United States District Court, W.D. Kentucky, Louisville Division
MEMORANDUM OPINION AND ORDER
J. HALE, JUDGE.
Zackary Timmerman, pro se, filed this in forma
pauperis civil-rights action pursuant to 42 U.S.C.
§ 1983. This case is before the Court for screening
pursuant to 28 U.S.C. § 1915A and McGore v.
Wrigglesworth, 114 F.3d 601 (6th Cir. 1997),
overruled on other grounds by Jones v. Bock, 549
U.S. 199 (2007). For the following reasons, this case will be
dismissed in part and allowed to continue in part.
STATEMENT OF CLAIMS
is currently a prisoner at the Kentucky State Penitentiary
(KSP). He names as Defendants the following Luther Luckett
Correctional Complex (LLCC) employees: Sgt. Kelly Goodlett,
Sgt. Jeremy Smith, Lt. David Crawford, Warden Scott Jordan,
and Sgt. Ryan Jansen. He also names Correct Care Solutions
(CCS), the medical provider at LLCC. All Defendants are sued in
their official and individual capacities.
states that on January 4, 2018, while housed at LLCC he was
tased by Defendants Crawford and Jeremy Smith and had
“OC” deployed in his face by Defendant Goodlett
in violation of the Eighth Amendment to the U.S.
Constitution, the Universal Declaration of Human Rights, and
Section 17 of the Kentucky Constitution's Bill of Rights.
He alleges that he passed out from the multiple tasings and
has partial memory loss, chest pains, migraines, and anxiety
but received no treatment from CCS.
next alleges that on May 8, 2018, he was tased three times
while in a restraint chair by Defendant Jansen and again
received no medical treatment. He also alleges that
retaliation against him occurred at LLCC because of
grievances he filed. He identifies the retaliation as having
personal property taken; being placed in segregation; being
on razor restriction; being denied sporks, library,
recreation, linen exchange, cell cleaning, and contact with
family except through U.S. mail; and verbal and mental abuse
such as cell searches. The only Defendant he identifies with
regard to the retaliation claim is Defendant Jordan, who he
says “allowed all of this to happen.”
relief, he asks for monetary damages. He attaches a number of
exhibits to his complaint, including copies of grievances and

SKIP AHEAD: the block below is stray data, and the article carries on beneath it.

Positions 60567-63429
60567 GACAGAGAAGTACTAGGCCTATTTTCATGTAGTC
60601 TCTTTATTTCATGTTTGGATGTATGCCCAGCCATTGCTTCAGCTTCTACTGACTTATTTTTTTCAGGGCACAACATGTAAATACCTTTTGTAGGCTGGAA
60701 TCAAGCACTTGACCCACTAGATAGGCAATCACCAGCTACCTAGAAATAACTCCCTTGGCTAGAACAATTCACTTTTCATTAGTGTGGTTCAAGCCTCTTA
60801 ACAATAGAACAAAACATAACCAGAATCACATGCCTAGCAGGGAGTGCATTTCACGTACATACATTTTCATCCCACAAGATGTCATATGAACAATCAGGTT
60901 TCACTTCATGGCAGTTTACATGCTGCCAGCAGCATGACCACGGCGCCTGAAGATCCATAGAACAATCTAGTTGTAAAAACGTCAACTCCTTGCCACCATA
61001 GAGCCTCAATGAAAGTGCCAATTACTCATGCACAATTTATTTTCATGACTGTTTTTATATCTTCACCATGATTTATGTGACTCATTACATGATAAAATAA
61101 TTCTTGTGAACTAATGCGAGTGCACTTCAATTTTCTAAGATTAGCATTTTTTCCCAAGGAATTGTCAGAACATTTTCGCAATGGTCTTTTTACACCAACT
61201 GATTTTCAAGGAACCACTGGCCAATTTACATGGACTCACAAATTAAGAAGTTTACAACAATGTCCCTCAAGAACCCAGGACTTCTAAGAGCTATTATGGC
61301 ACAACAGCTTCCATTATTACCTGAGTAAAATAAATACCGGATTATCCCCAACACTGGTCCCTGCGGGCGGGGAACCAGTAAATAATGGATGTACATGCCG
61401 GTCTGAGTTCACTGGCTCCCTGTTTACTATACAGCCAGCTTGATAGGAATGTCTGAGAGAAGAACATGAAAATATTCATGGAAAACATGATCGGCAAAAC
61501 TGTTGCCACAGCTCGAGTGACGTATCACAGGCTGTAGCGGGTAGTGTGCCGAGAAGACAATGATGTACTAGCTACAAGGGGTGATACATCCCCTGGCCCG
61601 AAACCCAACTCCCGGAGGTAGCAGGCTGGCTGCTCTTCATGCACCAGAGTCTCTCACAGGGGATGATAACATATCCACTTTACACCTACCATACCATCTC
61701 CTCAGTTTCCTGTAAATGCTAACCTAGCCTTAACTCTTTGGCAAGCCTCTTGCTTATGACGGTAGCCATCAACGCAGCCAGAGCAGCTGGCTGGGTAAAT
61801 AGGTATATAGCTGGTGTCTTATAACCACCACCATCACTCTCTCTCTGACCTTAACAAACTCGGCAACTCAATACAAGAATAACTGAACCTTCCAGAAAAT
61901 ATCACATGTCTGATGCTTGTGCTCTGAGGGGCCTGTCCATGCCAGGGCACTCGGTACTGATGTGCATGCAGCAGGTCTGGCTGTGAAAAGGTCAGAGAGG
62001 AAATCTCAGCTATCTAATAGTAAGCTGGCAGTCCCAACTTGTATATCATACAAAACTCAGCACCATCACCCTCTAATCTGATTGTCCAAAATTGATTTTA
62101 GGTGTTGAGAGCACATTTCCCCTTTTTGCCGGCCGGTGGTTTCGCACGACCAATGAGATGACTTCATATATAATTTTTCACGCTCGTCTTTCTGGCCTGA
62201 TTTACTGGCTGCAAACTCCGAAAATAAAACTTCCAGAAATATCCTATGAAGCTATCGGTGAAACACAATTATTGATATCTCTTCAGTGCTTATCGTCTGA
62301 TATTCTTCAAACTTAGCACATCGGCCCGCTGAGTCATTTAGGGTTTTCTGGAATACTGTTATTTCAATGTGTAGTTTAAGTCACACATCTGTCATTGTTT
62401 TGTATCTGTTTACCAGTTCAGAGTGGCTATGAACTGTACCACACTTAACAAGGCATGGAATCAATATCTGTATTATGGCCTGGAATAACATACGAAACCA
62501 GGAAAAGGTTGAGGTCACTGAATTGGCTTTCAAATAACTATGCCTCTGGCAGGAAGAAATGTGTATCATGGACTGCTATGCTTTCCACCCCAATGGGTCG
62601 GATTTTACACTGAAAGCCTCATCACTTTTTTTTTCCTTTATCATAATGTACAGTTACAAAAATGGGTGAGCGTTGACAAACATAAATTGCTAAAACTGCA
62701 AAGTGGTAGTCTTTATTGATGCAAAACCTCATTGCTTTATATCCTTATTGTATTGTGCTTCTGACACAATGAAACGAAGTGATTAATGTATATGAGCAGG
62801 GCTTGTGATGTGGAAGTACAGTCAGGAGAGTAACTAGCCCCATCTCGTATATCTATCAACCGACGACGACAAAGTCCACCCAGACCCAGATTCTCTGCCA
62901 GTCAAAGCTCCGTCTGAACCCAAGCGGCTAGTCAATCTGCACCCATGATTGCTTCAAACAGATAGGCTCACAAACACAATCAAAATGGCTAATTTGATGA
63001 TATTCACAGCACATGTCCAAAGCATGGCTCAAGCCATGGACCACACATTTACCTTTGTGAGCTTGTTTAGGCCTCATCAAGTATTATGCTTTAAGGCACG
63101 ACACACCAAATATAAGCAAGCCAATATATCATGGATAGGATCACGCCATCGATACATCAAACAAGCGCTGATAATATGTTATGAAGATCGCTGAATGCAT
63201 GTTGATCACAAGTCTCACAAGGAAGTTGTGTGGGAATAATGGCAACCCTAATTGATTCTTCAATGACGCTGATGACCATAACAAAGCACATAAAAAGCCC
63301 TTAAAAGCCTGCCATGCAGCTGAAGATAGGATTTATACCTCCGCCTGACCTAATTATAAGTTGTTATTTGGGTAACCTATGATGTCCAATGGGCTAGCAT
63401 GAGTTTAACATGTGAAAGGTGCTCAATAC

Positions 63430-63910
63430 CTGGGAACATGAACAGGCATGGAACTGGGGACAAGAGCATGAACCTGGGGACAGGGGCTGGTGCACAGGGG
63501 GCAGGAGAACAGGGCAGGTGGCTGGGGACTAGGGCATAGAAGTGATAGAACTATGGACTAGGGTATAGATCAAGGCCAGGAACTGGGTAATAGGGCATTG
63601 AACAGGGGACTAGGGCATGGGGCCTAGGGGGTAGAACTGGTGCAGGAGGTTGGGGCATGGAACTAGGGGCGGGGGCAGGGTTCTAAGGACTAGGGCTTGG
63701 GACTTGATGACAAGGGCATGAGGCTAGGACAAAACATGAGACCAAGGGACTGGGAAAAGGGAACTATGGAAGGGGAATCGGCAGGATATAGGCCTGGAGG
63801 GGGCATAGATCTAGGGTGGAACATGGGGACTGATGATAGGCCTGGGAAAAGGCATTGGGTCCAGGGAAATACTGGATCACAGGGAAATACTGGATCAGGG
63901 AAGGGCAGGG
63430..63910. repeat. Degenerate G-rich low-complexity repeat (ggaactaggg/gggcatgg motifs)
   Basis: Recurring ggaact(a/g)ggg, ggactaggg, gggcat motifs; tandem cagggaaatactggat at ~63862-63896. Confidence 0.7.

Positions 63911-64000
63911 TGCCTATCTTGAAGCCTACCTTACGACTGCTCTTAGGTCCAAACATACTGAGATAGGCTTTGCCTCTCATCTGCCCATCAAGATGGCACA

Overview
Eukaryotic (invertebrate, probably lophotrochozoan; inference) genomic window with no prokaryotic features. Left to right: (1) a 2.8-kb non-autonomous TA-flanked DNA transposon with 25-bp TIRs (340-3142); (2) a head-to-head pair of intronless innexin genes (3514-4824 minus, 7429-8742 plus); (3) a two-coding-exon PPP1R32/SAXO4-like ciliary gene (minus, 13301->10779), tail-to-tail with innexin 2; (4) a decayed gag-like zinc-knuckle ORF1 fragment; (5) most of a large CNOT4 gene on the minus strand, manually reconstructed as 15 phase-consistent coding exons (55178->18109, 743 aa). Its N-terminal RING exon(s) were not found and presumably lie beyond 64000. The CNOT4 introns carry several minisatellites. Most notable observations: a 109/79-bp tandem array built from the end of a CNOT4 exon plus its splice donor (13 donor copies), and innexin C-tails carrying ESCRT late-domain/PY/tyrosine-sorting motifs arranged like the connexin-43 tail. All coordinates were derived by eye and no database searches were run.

prisoner initiates a civil action seeking redress from a
governmental entity, officer, or employee, the trial court
must review the complaint and dismiss the action, if the
Court determines that it is frivolous or malicious, fails to
state a claim upon which relief may be granted, or seeks
monetary relief from a defendant who is immune from such
relief. See 28 U.S.C. § 1915A(b)(1) and (2). A
claim is legally frivolous when it lacks an arguable basis
either in law or in fact. Neitzke v. Williams, 490
U.S. 319, 325 (1989). The Court may, therefore, dismiss a
claim as frivolous where it is based on an indisputably
meritless legal theory or where the factual contentions are
clearly baseless. Id. at 327. When determining
whether Plaintiff has stated a claim upon which relief can be
granted, the Court must construe the complaint in a light
most favorable to Plaintiff and accept all factual
allegations as true. Prater v. City of Burnside,
Ky., 289 F.3d 417, 424 (6th Cir. 2002). While a reviewing
court must liberally construe pro se pleadings,
Boag v. MacDougall, 454 U.S. 364, 365 (1982) (per
curiam), to avoid dismissal, a complaint must include
“enough facts to state a claim to relief that is
plausible on its face.” Bell Atl. Corp. v.
Twombly, 550 U.S. 544, 570 (2007).
under Universal Declaration of Human Rights
claims under the Universal Declaration of Human Rights fail
to state a claim upon which relief may be granted. The
Universal Declaration of Human Rights is not a treaty or
international agreement that imposes legal obligations.
See Sosa v. Alvarez-Machain, 542 U.S. 692, 734
(2004) (“[T]he Declaration does not of its own force
impose obligations as a matter of international law.”).
Rather, it is a statement of principles aimed at providing a
common standard for international human rights. Id.
at 734-35. Because it is not enforceable in American courts,
Plaintiff's claims alleging violations of the Universal
Declaration of Human Rights will be dismissed.
against Defendant Jordan
alleges that while at LLCC he was retaliated against in
various ways because of grievances he filed and that
Defendant Jordan, the warden, “allowed all of this to
doctrine of respondeat superior, or the right to
control employees, does not apply in § 1983 actions to
impute liability onto supervisors. Monell v. Dep't of
Soc. Servs. of the City of New York, 436 U.S. 658, 691
(1978); Taylor v. Mich. Dep't of Corr., 69 F.3d
76, 80-81 (6th Cir. 1995); Bellamy v. Bradley, 729
F.2d 416, 421 (6th Cir. 1984). Rather, to establish
supervisory liability in a § 1983 action, “[t]here
must be a showing that the supervisor encouraged the specific
incident of misconduct or in some other way directly
participated in it. At a minimum, a § 1983 plaintiff
must show that a supervisory official at least implicitly
authorized, approved or knowingly acquiesced in the
unconstitutional conduct of the offending subordinate.”
Bellamy, 729 F.2d at 421. “Likewise, simple
awareness of employees' misconduct does not lead to
supervisor liability.” Leary v. Daeschner, 349
F.3d 888, 903 (6th Cir. 2003) (citing Lillard v. Shelby
Cty. Bd. of Educ., 76 F.3d 716, 728 (6th Cir. 1996)).
Supervisory liability “must be based on active
unconstitutional behavior and cannot be based upon ‘a
mere failure to ...